This was another great debate and some true colors came shining through as people had to overcome some technical difficulties. I admit I never really considered the equity of people with disabilities and how tech could help close that gap before this debate. Of course I have seen this in real life as talk-to-text brings students words to life but to be honest… physical disabilities aren’t what come to mind when I think of equity in technology. My mind jumped right to socio-economic status and affordability. I was happy to have those viewpoints challenged a little bit within this debate. Jacquie Murray made some good points drawing on previous Indigenous studies classes and how our privilege shape how we see things. Being self-aware is certainly the first step in being more open minded and aware of the needs within your school/classroom.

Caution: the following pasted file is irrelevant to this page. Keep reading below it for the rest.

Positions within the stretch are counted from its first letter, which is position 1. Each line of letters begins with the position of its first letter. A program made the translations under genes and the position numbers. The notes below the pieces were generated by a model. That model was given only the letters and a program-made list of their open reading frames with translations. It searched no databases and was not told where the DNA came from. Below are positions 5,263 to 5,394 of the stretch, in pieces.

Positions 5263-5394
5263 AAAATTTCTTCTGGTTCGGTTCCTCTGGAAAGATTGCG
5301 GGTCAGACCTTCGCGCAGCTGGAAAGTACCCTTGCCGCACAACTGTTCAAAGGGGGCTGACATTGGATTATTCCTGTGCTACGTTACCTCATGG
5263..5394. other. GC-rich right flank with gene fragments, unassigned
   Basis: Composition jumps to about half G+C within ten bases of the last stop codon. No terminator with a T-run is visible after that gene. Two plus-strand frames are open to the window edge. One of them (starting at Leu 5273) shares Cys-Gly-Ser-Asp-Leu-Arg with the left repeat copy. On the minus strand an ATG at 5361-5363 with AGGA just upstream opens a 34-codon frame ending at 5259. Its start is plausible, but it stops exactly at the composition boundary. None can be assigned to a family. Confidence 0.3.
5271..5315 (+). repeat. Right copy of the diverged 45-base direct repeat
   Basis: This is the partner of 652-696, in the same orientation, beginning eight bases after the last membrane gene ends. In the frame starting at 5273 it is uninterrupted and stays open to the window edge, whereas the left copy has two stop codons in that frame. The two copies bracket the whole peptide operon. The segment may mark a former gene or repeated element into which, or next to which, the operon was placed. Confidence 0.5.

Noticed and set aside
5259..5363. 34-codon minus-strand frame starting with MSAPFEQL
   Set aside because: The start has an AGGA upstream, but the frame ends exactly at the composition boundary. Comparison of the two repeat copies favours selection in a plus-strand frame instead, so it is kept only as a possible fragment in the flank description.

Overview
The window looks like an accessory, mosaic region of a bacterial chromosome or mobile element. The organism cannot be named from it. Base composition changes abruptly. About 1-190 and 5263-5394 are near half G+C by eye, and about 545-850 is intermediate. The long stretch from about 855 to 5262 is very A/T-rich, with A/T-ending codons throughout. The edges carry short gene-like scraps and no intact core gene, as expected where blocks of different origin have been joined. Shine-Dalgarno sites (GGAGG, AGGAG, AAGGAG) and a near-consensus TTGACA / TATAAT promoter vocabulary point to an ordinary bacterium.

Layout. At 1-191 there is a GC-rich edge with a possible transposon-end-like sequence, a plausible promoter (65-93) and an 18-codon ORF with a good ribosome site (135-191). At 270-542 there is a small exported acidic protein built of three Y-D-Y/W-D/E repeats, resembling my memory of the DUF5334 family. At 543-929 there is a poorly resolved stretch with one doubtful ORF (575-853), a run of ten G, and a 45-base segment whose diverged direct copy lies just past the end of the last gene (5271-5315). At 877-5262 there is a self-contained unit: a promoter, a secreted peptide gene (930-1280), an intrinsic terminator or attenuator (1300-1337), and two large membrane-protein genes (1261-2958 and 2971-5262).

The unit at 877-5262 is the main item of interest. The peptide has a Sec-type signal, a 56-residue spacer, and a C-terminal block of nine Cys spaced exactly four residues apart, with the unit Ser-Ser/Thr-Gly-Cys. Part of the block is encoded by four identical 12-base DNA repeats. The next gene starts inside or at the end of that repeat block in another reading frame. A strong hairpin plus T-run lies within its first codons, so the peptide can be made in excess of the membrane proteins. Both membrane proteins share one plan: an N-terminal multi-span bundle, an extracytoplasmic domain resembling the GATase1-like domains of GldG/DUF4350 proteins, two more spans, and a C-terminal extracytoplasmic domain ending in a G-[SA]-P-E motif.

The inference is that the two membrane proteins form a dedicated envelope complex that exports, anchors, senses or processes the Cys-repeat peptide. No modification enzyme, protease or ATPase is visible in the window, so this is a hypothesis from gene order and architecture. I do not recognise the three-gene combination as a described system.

I love a good argument and Victoria and Jasmine did not let me down. I doubt I was the only one that hadn’t heard the term techno-colonialism . I liked this term and knew immediately that the idea would encompass several concepts covered in ECI832. Who’s flag will fly over this virtual world? How will big companies ensure that they continue to control the digital enterprise? Are open source ideas be nothing more than a Utopian dream? As big corporations fight for control of the internet how will that effect the technical divide?
I think there were some great points brought up by both sides and I still don’t know where my vote falls. I am hopelessly optimistic about the potential of technology to create equity in learning and expression… However, I do not believe we have seen the end of the struggle for control and money that will inevitably keep many marginalized people away from technology.